By David Watson

Benchley, January 17, 2018

  • Figures of speech, continued
    • When should we take a word or phrase figuratively? (continued)
      • When a literal understanding contradicts known facts or common sense
        • John 3:3
        • John 10:9 – Jesus obviously was not a physical door
        • Matthew 8:22; Luke 13:22
    • When should we NOT take a word or phrase figuratively?
      • When a literal understanding simply contradicts our beliefs
        • This is dishonest. We can’t say something is figurative simply because we don’t want to believe it.
    • Which is more accurate?
      • The Bible means what is says.
      • The Bible means what it means.
    • Simile
      • Psalms 1:3
      • I Peter 5:8
    • Metaphor
      • Matthew 7:15
      • Matthew 26:26, 28
      • Luke 13:32
      • John 2:19
      • John 3:3
      • John 6:35
      • John 8:12
      • John 10:7, 9, 11, 14
      • John 11:11
      • John 15:5
      • Ephesians 6:17
    • Anthropomorphisms
      • Genesis 8:21
      • Genesis 9:15
      • Exodus 31:18
      • Deuteronomy 11:12
      • Job 40:9
      • Psalms 130:2
      • Jeremiah 7:13
      • Hebrews 4:13
      • Genesis 6:5-7
    • Not-but (a Hebrew method of comparison, emphasizing one thing but not necessarily condemning the other)
      • Mark 2:17
      • Mark 9:37
      • John 6:27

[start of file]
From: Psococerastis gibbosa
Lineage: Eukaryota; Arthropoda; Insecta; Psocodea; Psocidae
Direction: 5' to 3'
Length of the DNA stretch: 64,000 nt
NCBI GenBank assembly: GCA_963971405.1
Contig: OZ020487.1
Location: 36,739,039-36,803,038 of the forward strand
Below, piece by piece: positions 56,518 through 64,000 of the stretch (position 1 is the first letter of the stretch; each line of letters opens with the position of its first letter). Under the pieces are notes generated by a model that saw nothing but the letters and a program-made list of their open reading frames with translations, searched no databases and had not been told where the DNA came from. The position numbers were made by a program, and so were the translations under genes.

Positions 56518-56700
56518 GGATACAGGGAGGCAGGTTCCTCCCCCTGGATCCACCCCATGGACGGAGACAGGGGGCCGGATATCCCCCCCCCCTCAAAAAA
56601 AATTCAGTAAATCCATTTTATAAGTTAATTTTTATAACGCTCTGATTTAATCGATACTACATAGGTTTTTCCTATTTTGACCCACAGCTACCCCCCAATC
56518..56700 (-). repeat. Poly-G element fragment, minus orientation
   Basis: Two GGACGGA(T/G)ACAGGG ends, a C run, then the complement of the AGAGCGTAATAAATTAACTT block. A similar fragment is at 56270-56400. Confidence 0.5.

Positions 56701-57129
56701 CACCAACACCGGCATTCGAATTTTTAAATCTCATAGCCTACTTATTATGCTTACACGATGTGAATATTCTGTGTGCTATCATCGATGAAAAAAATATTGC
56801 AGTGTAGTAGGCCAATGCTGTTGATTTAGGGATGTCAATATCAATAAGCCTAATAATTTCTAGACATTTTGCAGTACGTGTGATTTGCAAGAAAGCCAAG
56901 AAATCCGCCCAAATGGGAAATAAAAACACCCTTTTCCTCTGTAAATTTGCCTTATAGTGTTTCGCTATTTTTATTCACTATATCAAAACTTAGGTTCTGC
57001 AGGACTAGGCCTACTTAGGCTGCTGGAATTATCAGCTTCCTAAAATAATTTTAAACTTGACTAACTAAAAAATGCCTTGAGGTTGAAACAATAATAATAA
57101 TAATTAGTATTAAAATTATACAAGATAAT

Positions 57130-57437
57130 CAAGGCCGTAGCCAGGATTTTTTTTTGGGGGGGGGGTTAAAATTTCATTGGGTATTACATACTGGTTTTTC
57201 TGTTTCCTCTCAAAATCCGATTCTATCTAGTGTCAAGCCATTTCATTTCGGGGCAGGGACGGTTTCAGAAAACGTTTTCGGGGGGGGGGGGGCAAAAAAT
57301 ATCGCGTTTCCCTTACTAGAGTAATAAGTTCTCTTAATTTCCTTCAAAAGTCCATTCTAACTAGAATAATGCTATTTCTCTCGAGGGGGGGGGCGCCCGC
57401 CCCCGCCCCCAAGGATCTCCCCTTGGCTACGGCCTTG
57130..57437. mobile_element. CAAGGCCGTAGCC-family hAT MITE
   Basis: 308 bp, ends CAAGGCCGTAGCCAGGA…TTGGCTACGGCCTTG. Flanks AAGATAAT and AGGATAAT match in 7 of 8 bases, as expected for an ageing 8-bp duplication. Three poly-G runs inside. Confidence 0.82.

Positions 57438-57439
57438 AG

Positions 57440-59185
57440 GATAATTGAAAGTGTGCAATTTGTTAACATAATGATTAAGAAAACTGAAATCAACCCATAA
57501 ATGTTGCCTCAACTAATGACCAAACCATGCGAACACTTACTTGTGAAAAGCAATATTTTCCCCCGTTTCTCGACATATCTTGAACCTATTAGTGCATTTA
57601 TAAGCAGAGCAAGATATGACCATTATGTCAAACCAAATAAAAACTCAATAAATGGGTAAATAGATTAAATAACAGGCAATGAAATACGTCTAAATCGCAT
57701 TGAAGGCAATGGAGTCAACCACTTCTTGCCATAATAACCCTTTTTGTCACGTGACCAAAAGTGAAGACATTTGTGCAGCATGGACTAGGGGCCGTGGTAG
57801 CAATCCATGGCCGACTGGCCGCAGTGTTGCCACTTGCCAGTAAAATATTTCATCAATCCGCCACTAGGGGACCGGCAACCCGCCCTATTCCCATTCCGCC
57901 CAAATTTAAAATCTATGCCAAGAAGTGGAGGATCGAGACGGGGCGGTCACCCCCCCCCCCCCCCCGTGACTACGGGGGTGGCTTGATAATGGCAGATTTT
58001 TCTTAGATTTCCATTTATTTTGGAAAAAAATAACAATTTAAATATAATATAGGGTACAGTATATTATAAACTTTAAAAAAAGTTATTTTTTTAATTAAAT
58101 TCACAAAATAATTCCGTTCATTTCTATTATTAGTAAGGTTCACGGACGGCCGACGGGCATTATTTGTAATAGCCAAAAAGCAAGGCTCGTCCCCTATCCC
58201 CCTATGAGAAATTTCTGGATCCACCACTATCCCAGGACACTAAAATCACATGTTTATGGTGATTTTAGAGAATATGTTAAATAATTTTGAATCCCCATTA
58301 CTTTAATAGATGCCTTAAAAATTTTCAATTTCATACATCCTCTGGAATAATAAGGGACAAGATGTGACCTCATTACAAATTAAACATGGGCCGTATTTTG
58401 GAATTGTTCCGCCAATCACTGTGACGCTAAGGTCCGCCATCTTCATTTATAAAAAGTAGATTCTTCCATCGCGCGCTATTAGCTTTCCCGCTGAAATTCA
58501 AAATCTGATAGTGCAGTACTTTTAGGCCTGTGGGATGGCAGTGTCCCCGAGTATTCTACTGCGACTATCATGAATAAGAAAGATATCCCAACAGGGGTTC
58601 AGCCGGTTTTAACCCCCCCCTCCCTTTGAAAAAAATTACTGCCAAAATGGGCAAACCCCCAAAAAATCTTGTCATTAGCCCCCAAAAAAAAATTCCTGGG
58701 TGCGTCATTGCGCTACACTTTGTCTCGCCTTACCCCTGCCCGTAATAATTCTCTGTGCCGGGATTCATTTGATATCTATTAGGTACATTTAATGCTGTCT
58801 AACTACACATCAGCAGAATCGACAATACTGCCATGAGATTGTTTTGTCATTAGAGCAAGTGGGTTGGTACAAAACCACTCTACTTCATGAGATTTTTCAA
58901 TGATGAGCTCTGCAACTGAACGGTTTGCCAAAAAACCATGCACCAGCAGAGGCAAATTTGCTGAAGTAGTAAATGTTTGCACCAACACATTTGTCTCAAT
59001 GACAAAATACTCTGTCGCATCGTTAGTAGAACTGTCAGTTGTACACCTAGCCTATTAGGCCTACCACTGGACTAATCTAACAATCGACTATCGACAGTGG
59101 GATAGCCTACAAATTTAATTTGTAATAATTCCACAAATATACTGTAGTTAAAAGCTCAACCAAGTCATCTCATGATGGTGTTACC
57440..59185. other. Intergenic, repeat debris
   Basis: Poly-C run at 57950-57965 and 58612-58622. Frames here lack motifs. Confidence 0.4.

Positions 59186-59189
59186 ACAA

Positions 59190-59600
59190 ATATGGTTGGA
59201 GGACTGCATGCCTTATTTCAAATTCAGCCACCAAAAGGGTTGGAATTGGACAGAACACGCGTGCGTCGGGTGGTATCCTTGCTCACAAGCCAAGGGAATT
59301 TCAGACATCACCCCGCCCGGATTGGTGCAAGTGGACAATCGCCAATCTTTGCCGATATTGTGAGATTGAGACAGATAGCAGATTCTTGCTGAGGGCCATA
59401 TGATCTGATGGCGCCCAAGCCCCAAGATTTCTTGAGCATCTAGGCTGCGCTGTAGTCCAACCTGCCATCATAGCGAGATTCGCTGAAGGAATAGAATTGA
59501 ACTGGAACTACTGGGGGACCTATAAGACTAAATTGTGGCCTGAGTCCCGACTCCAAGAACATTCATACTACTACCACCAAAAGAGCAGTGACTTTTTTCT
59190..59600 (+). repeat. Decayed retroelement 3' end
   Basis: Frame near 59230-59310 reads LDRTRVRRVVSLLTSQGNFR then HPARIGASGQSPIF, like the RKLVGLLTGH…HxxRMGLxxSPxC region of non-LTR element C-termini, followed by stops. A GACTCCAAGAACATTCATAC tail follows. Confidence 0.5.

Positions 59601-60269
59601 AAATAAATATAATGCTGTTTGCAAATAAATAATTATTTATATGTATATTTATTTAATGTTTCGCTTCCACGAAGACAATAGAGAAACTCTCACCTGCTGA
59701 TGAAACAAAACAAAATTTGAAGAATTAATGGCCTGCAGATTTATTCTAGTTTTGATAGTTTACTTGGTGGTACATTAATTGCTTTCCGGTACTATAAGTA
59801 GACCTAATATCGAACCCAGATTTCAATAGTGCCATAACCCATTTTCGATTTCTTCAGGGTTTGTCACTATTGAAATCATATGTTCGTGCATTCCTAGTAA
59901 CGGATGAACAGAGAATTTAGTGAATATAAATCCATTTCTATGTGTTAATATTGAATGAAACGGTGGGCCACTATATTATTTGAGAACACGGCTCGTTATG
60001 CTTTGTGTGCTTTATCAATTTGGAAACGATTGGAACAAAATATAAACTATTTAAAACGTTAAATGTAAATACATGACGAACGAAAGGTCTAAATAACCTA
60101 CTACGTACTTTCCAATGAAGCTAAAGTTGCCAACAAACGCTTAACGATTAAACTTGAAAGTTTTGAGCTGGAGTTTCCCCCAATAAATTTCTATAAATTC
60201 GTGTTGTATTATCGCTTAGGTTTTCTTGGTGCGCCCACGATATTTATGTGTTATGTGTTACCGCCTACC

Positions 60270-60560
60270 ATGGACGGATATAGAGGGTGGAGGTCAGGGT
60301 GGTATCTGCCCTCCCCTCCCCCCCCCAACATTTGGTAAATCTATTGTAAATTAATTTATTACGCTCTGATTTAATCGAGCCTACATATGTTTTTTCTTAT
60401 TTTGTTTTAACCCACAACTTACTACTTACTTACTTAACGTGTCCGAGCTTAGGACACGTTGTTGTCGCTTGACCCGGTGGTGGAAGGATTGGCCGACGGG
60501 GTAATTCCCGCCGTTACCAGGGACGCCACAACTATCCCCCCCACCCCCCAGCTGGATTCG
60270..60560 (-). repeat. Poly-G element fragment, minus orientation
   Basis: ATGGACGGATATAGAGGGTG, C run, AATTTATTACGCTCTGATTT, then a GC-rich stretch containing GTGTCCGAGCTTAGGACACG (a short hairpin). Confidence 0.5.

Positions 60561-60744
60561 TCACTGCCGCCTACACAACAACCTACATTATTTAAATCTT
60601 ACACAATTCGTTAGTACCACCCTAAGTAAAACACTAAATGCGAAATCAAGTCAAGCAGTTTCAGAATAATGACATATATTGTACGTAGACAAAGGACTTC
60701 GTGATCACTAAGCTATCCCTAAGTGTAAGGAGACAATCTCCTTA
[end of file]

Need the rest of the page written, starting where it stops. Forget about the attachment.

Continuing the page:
• I Corinthians 1:17
      • Philippians 2:4
      • I Timothy 1:9
      • I Timothy 2:12
      • II Timothy 1:9
      • Titus 3:5
      • James 5:12
      • I Peter 3:3-4
      • I John 3:18
    • Hyperbole
      • Deuteronomy 1:28
      • Mark 10:25
      • John 3:26
      • John 4:29
    • Parable
      • Matthew 13:3-8
      • Luke 15:3-7
      • Luke 15:8-10
      • Luke 15:11-32
    • Metonymy (refers to something indirectly by using a related noun)
      • Genesis 6:11
      • Matthew 3:5-6
      • Matthew 10:34
      • John 1:29
      • John 3:16
      • Romans 5:9
      • I Corinthians 7:1
      • I Corinthians 11:26
      • Galatians 6:12

By David Watson

Benchley, January 10, 2018

  • Context and harmony, continued:
    • Hebrews 13:4 – “Marriage is a holy institution. Any marriage is acceptable to God.”
      • Context – Hebrews 13:1-7 – The context itself forbids fornication and adultery.
      • Harmony – Matthew 19:5-9; Luke 16:18
      • Conclusion – It is possible for a marriage to not be approved by God. Adultery in particular is repeatedly denounced as sin. Marriage is always described as one man and one woman.
  • Figures of speech
    • What Jesus said (John 2:19-21) vs. what they heard (Mark 14:58; 15:29-30)
    • Exodus 5:22-23
    • Matthew 10:26 – “Take eat. This is my body.” Jesus was standing there with them, so it could not have been His actual body. Also, drinking blood was prohibited by the Law of Moses, so Jesus would have been encouraging them to break the law.
    • Dangers of figurative language
      • Taking figurative language literally.
      • Taking literal language figuratively.
    • Matthew 16:5-12
    • John 16:25
    • Psalms 23:4 – hyperbole
    • Mark 10:25
    • Understand a passage literally unless there is a good reason not to.